Supply chain disruptions may be easing, but freight volumes continue to stir anxiety in shippers.
Non-asset based companies join the field in this year’s Global Freight Top 50 list.
Get a continent-by-continent and country-by-country look at where the Top 50 Global Freight Companies are based.
|Rank This Year||Rank Last Year||Company||Headquarters||Freight Revenue (Millions)||Total Revenue (Millions)||Freight Revenue Share|
|3||6||Deutsche Post DHL||Germany||$77,050||$101,697||75.8%|
|4||United States Postal Service||USA||$77,040||$77,040||100%|
|7||7||COSCO Shipping Group||China||$51,722||$51,722||100%|
|8||Kuehne + Nagel International||Switzerland||$40,147||$40,147||100%|
|9||17||Deutsche Bahn Group||Germany||$33,027||$52,624||62.8%|
|10||5||Mediterranean Shipping Co.||Switzerland||$32,399||$32,399||100%|
|11||3||China State Railway Group||China||$32,089||$166,355||19.3%|
|18||12||Union Pacific Railroad||USA||$21,804||$21,804||100%|
|21||26||Evergreen Marine Corp.||Taiwan||$17,031||$17,522||97.2%|
|28||25||J.B. Hunt Transport Services||USA||$12,168||$12,168||100%|
|29||29||HMM Co.||South Korea||$12,048||$12,048||100%|
|31||19||Canadian National Railway||Canada||$11,547||$11,547||100%|
|33||37||ZIM Integrated Shipping Services||Israel||$10,729||$10,729||100%|
|34||23||Mitsui O.S.K. Lines||Japan||$10,655||$11,159||95.5%|
|35||Kerry Logistics||Hong Kong||$10,520||$10,520||100%|
|37||CJ Logistics||South Korea||$9,908||$9,908||100%|
|39||33||Yang Ming Marine Transport Co.||Taiwan||$8,762||$8,762||100%|
|41||48||Wan Hai Lines||Taiwan||$8,163||$8,163||100%|
|43||Kintetsu World Express||Japan||$7,105||$7,105||100%|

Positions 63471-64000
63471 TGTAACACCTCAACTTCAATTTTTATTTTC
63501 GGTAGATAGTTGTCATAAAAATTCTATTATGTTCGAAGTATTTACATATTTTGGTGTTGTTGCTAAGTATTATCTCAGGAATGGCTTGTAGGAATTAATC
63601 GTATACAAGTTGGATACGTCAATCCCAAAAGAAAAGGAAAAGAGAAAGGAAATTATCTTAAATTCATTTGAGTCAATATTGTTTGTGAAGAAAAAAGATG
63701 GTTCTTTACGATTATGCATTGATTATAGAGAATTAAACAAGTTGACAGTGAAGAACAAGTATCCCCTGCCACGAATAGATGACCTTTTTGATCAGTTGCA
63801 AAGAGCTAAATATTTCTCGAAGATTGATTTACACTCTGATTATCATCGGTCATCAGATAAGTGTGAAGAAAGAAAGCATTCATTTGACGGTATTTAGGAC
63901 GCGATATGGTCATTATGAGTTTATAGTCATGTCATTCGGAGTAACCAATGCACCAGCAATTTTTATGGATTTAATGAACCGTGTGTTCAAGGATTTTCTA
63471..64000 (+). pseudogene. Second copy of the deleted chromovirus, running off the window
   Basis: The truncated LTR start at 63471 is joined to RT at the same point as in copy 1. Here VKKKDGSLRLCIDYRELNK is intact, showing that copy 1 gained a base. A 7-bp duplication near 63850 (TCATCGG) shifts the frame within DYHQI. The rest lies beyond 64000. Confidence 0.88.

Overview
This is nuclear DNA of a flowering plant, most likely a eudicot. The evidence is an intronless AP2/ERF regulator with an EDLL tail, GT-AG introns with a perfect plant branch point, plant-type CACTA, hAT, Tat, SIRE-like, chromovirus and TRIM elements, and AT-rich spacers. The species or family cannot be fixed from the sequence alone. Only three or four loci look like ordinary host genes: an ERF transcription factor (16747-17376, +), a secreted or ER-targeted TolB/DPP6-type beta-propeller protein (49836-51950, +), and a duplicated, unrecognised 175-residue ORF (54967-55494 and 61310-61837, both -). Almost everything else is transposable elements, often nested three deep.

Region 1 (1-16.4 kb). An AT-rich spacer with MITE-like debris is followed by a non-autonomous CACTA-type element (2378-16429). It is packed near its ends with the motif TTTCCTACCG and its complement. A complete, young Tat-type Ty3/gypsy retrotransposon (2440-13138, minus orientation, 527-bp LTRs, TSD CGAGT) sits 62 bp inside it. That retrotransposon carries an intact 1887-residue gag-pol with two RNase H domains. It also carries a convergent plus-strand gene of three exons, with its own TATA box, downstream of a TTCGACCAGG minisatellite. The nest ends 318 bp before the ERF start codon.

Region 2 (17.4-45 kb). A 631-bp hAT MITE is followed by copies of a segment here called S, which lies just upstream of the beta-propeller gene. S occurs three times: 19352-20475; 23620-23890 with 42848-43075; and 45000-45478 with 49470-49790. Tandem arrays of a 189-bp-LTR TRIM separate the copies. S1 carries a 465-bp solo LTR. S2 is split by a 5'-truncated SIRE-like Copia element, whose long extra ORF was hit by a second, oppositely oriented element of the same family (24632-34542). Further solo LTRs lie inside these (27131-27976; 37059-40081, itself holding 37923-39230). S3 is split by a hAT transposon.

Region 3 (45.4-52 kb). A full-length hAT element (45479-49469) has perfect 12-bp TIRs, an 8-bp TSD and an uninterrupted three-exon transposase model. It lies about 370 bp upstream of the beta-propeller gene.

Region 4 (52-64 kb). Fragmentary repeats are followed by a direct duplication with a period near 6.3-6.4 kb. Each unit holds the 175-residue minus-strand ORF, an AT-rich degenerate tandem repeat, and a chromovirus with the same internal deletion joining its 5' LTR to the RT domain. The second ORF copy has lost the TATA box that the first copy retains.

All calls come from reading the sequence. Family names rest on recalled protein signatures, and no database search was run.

|44||27||Kawasaki Kisen Kaisha Ltd. (K Line)||Japan||$6,893||$6,893||100%|
|48||32||Emirates Group||United Arab Emirates||$5,895||$15,867||37.2%|
|50||36||Old Dominion Freight Line||USA||$5,256||$5,256||100%|
Top 50 Global Freight Companies
Revenue from acquired companies only included for period after close of acquisition. All revenue figures have been converted to U.S. dollars based on the average exchange rate in the appropriate calendar year.
Sources: Company reports and SJ Consulting Group Inc. estimates
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Last year saw air- and sea-freight volumes bounce back from supply chain struggles.
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Union Pacific says it will stop imposing temporary limits on certain businesses’ shipments while it reviews the policy that federal regulators and shippers criticized at a hearing in mid-December.
Federal regulators and shippers are questioning Union Pacific’s decision to temporarily limit some businesses’ shipments as part of its effort to clear up congestion across the railroad.
Shippers urged the U.S. railroad regulator to create more competition in the industry during hearings in which Union Pacific Corp. was called to explain a spike in service restrictions.
The value of global trade is set to reach a new record this year, increasing by about 12% to an estimated $32 trillion, according to a U.N. report that signaled a slowdown heading into 2023.
A.P. Moller-Maersk A/S CEO Soren Skou will step down and will be replaced by Vincent Clerc, the current head of the transport giant’s ocean and logistics business.
The supply backlogs of the past two years — and the delays, shortages and outrageous prices that came with them — have improved dramatically since summer.
The Port of Savannah plans a $410 million overhaul of one of its sprawling terminals to make room for loading and unloading larger ships while focusing its business almost exclusively on cargo shipped in containers.
While the worst of the global supply chain snarls brought on by the COVID-19 pandemic now appear to be in the rearview mirror, it’s still not business as usual for international freight.
U.S. trucking is entering a tumultuous period that will likely reshape the $875 billion industry. Shipping rates that spiked during disruptions caused by the pandemic have plummeted as inventory gluts across the U.S. lowered demand.
Two members of the Federal Maritime Commission praised the growth, diversity and import-export balance of the Port of Mobile during a visit on Nov. 16.